Autumn is beginning to take shape. Glorious fall colors can be enjoyed along roadsides, in woodlands, gardens and landscapes. And so it goes, another fall is unfolding, sending signals of shorter days and cooler nights to plants and people alike. It’ll soon be time to bed the landscape for the winter season. But before you get to hang up your gardening gloves and store the spade, here are some chores you should get done in your early fall garden.

Leaves on grass

Matted leaves can smother young grass seedlings.

Photo Credit: Donna W. Moramarco

Fall planter

Ornamental flowering cabbages are wonderful in fall planters.

Photo Credit: Donna W. Moramarco

Basket of bulbs

Spring-flowering bulbs are readily available at your favorite garden supply store. Buy early for the best selection!

Photo Credit: Donna W. Moramarco

  • If your bird feeders have been on a summer vacation, it’s time to clean and ready them for the beginning of the long feeding season – from now until natural food becomes available to our feathered friends again late next spring!
  • If you’ve got houseplants that have been outside for a summer vacation, it’s time to bring them back indoors. Do a careful inspection of all plants before they come in, so you don’t bring any unwanted six-legged pests indoors for the winter! Not sure what the pest is? Visit the staff at your local garden center or cooperative extension office for identification and potential solutions. Make it easy on them, and remember to bring an intact sample of the pest with you.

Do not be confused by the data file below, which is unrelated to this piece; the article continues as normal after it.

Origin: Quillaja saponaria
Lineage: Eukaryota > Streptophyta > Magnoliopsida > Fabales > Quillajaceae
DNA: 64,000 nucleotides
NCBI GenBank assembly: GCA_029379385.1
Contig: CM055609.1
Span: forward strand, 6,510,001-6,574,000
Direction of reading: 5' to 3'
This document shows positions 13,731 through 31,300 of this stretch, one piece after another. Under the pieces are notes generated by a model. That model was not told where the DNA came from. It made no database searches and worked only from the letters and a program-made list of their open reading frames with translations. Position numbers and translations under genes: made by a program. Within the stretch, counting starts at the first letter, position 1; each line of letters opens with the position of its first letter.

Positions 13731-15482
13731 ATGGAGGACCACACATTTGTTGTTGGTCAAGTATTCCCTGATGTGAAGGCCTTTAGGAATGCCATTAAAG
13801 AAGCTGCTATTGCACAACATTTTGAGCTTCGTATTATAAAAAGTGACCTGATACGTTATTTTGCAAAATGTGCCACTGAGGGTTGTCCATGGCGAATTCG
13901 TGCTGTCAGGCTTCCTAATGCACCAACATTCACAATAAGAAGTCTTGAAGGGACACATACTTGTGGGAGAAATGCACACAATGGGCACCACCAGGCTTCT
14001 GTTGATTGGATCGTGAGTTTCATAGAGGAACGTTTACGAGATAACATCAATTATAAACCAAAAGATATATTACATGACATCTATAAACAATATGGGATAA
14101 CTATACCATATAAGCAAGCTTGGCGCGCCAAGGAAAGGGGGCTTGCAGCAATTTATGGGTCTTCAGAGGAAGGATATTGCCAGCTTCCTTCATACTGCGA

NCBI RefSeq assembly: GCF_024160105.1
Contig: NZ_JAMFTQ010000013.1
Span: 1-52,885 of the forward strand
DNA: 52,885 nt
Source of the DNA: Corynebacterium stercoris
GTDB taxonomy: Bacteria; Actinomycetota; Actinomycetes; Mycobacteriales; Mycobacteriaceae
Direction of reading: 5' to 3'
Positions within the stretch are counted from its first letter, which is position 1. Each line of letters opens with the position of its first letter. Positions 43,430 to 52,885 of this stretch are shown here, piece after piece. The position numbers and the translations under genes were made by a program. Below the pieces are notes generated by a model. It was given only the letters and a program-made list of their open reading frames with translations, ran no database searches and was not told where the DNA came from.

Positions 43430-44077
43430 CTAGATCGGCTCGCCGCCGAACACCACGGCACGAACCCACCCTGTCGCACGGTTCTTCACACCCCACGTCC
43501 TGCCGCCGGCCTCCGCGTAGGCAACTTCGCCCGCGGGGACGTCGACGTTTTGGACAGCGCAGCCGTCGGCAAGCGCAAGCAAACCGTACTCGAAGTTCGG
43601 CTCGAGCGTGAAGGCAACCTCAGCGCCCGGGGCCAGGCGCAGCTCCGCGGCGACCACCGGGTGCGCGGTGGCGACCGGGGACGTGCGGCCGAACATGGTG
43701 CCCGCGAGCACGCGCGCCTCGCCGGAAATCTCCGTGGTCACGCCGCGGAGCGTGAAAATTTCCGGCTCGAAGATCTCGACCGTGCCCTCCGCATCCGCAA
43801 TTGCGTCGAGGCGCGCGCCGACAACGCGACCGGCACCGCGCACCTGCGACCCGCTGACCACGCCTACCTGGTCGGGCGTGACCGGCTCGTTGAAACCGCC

• If you recently reseeded your lawn, remember to keep those newly-seeded areas free of leaves. Fallen foliage can matt down and smother young grass. Use a bamboo rake to carefully remove the leaves – or use a leaf blower if you’ve got one.
  • If you want springtime color, get to your garden centers and mass merchandisers to pick up some bulbs. You’ve probably heard the slogan “Fall is for Planting.” This saying is especially true for spring-flowering bulbs like tulips, daffodils, hyacinths, crocus, scillas and more. Shop early for best selection to secure your favorites!
  • If you’ve got old, tired-looking summer planters, perk them up with flowering cabbage and kale, winter-hardy pansies, ornamental peppers, hardy mums and ornamental grasses. Refreshed planters will give you many weeks of new enjoyment!
  • If you’ve got grubs, remember they’re still active during late September and into October, so don’t miss this opportunity to treat any lawn areas where grubs are found. Late summer through early fall is the best time to control these pests. If you wait too long and the soil cools, the grubs will have already dug deeper into the soil to spend the winter months.
  • If you’ve got a vegetable garden, continue to harvest any remaining warm-season vegetables. But don’t expect any new bumper crops of tomatoes at this stage of the game! Got too much of a good thing going in your vegetable garden? Make a donation to your local food bank.
  • If you live farther north, keep an eye on the weather so you can cover any plants you need to protect! For some, it still may be too soon for an early frost. For others, you may have had a frosty morning or two already. First and last frost dates are averages – not hard and fast dates!

For many, it’s been a long summer of dragging hoses to keep valued plants alive, battling pest problems and keeping up with the weeds. And we’re not done just yet. The cooler fall weather can be so inviting and agreeable to get the necessary garden chores done. And once they’re finished, you can get out there and enjoy all of autumn’s glories!